Exploring Your Community

 

The purpose of this unit is to help you get to know your community better. All communities have certain social, economic, physical, environmental, and governmental features. In exploring your community, you will learn what it is that makes your community unique and what can be done to make it a better place to live.

  1. Take a "mental" walk from your home to school. What things do you see? Of the things you “see,” how many have to do with local government?
  2. Next, with your class or parent/guardian, go on an actual field trip in the neighborhood around your school. Videotape parts of your field trip.  As you take your field trip, ask these questions: Who lives there? (Are there families with children? Are there"singles?" Is the neighborhood racially mixed?) How do people travel around the neighborhood (walk, car, bus, bike, other)? Where do people go for entertainment? Where do people work? What kinds of places and services exist (such as health facilities, day care centers, senior citizen centers, parks, libraries, businesses)? What signs examples of local government do you see?
  3. Create a Resource Book, Collage, or Video to tell others about your community.
  4. Find out about the functions of local government. What are the email addresses and phone numbers for local government offices in your city or county? (You can access this information by going to your city or county’s website.) (Police and fire protection o Sanitation o Education o Streets and sidewalks o Financial operations o Health o Welfare o Planning and zoning o Traffic and parking)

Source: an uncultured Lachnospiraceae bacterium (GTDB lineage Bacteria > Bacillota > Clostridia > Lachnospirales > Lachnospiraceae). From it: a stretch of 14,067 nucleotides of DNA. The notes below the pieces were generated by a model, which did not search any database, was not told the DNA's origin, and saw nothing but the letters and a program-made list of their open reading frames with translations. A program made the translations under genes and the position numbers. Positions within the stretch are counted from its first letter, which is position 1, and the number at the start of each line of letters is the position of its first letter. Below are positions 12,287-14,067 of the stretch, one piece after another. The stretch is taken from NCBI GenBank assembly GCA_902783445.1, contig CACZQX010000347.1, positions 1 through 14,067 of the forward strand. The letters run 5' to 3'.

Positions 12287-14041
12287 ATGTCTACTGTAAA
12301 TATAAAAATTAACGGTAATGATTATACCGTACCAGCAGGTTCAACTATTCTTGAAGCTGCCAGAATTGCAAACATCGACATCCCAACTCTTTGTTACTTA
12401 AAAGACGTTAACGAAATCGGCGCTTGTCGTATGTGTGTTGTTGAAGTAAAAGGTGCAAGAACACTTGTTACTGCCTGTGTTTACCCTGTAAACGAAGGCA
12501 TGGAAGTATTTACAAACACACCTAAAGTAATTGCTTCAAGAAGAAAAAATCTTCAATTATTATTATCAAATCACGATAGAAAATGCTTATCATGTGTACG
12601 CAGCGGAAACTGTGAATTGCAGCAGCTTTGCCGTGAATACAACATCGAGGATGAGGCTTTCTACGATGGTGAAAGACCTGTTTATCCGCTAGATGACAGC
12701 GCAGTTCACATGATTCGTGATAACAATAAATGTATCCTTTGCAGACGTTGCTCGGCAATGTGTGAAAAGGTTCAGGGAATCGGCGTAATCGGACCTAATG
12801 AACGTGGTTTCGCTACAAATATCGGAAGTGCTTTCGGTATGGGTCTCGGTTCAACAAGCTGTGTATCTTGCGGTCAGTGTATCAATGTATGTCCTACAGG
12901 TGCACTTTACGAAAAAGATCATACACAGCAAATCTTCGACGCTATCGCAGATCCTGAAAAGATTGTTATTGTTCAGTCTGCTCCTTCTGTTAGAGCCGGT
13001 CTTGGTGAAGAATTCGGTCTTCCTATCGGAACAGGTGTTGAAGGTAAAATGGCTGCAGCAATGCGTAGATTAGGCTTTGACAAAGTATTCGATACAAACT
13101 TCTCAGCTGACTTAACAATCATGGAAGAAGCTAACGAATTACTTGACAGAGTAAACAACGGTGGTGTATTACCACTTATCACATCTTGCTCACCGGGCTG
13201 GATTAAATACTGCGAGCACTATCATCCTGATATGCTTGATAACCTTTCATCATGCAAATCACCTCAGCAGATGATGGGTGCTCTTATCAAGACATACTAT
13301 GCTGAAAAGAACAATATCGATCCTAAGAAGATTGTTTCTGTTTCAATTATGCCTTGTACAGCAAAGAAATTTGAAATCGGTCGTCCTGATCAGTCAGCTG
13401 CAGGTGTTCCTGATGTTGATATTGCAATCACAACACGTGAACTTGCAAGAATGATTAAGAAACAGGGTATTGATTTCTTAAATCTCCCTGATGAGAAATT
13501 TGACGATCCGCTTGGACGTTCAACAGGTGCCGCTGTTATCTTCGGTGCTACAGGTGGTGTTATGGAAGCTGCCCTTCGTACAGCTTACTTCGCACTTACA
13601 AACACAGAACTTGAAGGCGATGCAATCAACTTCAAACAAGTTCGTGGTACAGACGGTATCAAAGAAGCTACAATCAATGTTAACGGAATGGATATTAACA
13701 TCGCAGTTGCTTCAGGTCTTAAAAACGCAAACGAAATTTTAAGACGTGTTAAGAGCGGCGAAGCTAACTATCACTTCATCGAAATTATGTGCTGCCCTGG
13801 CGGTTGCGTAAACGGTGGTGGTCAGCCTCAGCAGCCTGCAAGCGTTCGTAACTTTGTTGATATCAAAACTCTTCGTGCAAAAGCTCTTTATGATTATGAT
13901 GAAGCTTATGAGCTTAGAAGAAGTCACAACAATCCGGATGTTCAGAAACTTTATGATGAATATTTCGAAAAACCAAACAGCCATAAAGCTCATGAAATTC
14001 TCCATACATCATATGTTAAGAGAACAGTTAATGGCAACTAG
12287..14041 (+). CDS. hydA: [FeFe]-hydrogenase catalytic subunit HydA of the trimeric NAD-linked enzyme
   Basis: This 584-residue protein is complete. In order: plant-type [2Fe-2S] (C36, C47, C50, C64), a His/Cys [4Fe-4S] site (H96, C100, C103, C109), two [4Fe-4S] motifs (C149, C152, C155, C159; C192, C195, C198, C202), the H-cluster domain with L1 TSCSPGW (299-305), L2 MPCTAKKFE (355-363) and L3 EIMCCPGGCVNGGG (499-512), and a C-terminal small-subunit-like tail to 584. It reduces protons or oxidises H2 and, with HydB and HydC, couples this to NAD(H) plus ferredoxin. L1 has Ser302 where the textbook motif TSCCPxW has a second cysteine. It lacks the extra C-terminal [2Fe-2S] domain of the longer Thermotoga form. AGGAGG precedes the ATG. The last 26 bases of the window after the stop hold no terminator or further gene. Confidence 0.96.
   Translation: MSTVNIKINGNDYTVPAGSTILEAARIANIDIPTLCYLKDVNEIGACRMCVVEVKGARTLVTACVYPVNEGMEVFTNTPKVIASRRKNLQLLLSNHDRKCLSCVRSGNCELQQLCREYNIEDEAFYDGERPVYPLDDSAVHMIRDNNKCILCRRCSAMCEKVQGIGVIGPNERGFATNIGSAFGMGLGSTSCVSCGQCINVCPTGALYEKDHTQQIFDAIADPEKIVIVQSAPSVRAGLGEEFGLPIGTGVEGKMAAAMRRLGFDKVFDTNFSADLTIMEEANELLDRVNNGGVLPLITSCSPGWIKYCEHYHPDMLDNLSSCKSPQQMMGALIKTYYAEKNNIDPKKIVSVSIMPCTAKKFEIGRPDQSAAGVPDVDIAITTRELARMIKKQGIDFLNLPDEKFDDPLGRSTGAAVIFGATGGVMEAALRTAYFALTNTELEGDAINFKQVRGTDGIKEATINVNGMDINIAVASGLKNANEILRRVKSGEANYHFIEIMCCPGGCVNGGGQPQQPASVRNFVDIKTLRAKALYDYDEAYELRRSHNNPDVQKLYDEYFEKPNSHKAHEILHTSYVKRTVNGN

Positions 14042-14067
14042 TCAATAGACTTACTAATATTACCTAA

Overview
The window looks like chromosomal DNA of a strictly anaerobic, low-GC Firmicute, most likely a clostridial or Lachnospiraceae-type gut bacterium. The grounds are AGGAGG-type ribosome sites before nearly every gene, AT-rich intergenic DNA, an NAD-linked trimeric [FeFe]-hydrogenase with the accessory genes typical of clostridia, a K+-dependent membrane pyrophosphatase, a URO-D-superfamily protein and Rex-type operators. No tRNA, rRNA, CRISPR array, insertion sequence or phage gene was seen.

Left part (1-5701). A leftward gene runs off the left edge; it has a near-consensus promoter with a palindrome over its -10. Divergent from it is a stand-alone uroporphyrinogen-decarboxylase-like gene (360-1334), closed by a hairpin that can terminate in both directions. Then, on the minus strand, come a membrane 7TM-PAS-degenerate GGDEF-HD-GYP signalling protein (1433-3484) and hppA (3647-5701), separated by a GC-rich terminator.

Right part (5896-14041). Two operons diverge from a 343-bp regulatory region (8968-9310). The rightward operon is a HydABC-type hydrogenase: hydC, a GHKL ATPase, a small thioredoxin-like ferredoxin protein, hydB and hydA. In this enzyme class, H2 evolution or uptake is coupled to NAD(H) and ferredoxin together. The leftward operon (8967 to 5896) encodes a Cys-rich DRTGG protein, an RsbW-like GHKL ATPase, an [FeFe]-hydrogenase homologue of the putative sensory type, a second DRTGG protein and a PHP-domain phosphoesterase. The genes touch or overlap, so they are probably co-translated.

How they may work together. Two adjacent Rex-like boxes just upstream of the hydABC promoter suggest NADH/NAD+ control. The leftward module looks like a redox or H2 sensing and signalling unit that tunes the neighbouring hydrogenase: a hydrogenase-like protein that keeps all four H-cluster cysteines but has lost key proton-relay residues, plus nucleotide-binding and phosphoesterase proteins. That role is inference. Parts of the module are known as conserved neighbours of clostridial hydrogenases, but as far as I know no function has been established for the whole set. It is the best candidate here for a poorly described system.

5. In order to learn more about your city and county, locate the following information and share with your classmates.  (You can access this information by going to your city or county’s website.)
    • the history and growth of your community and/or county
    • the population, size and make-up o major plots of land and businesses, organizations, and institutions that occupy these plots
    • the city charter
    • the budget revenues and expenditures o organizational chart showing the positions of elected and appointed officials;
    • job descriptions;
    • job requirements;
    • the names and backgrounds of the people currently occupying these positions
    • current services provided
    • recent census reports and population trends
    • the planning department's map of the community
    • minutes from your local government's council meetings
    • a schedule of upcoming public meetings